planned animations became stills that were animated as sprites within Unity to swing or

Screen Shot 2016-08-16 at 11.16.27 AM
This Blender animation will be ‘green screened’ into the scene at Library Square

fade in and out. The remaining animation of the crumbling gravestones in Library Square uses the Easy Movie Textures “Chromakey” plug-in to “sit” within the scene. This one was especially challenging, as I wanted to include the shadows within the scene, but needed to render out the plane image with transparency so as to better fit within the world. Manually matching the slope of the square and the camera perspective may have turned me off to Blender for the rest of my life.


The complete list of Blender meshes:

  • Rubrics building
    • Made to illustrate how Front Square originally looked with red-brick buildings
    • Copied from building schematic via Sketchup
    • Individual sections textured by hand
  • Graveyard animation
    • Crumbling gravestones illustrate burial place of monks from All Hallows in Library Square
    • Basic Celtic Cross mesh downloaded from Blendswap but then manually overhauled in order to use Cell Fracture on the mesh
    • Using Rigid Body physics animations from Blender manually keyframed in to control speed and direction of crumbling
    • All textures downloaded from and then UV-mapped to individual sections of the mesh; keyframed cracks added by hand
    • Originally, I had this animation composited to render only the gravestones and their shadows, but leaving out the plane on which they sit. Unfortunately, once I green-screened this in FCP and then Enda applied the Chromakey plugin, the shadows disappeared as well (too much green in them, apparently). Instead, I textured out the green in the shadows by adding a dirt ground made by photoshopping an alpha-enabled PNG onto the plane on which the gravestones sat.
    • The use of Chromakey means that when the animation fades in it has a bit of a green tinge, but I’m not complaining at this point.
  • “For Sale” sign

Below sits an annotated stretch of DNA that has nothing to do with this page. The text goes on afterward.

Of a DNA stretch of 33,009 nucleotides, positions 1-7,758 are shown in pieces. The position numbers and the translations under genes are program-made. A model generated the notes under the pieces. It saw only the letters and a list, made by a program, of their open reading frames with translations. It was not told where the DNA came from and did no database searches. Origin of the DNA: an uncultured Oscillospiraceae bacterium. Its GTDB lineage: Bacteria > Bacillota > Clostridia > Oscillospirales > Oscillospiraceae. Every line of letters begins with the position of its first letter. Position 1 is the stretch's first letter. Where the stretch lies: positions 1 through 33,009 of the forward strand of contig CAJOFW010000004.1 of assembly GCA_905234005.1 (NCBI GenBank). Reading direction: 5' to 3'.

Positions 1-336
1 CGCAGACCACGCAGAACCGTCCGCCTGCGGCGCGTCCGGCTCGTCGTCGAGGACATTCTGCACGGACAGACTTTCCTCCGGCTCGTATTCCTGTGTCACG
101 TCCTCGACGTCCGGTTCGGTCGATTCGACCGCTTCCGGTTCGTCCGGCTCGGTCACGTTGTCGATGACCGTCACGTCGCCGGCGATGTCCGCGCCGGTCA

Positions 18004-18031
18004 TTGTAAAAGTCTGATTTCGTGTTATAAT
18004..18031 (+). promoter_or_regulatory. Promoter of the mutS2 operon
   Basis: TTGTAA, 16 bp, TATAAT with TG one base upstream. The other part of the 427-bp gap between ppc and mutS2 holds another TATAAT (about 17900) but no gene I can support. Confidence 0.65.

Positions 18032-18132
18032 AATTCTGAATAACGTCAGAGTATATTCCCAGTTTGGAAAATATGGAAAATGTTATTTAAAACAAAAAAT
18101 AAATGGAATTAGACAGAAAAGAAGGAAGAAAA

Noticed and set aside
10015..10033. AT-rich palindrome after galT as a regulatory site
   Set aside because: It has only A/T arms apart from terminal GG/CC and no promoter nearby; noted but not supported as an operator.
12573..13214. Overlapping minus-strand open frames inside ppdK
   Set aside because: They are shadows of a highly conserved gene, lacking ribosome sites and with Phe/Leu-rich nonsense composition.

• Will swing on campanile in Library Square to accompany story of race up the structure
    • Mesh made by hand, manually “splintered” using Boolean modifier
    • UV-wrapped texture including Photoshopped “For Sale” font
  • Picture frames in Museum Building
    • Accompany story of one-sided portraits along the staircase
    • Meshes made and textured by hand
    • Individually UV-wrapped historical portraits of soldiers sourced from,,
  • Plants on top of Arts Block
    I based the design for the Arts Block plants on images like this
    • Illustrate the original design of the Arts Block as based on the Gardens of Babylon
    • Plants and trees appear on different roofs of the Arts Block
    • Grass made using particles in Blender
    • Was originally going to animate this using a force field physics animator, but the
      Screen Shot 2016-08-16 at 11.41.44 AM
      This is how they turned out

      Blender scene had nearly 5,000,000 vertices and was really slowing my computer down. We opted to make it a still and then fade it in and out within Unity to save time and to hopefully keep my computer from blowing up.

  • Original Long Room ceiling
    • Illustrate what the Long Room looked like before the addition of a renovated ceiling
    • The forced perspective of this made me (and probably Enda) want to weep. Trying to get a 2D render of this to look as if it spanned the entire depth of the Long Room was very difficult
    • I ended up having to make the mesh an actual wedge that fit within the perspective from the camera point in the second Long Room scene so that it appeared to extend into the distance. It was somewhat helpful for things like this to use Adrian’s actual images as environment textures within Blender, although everything did tend to change once we brought it into Unity

Now that the models are all have the proper perspective and have been rendered out, the next step is to tie them to a narration marker within Unity and then fade them in and out at the appropriate times.



Green Screen Fun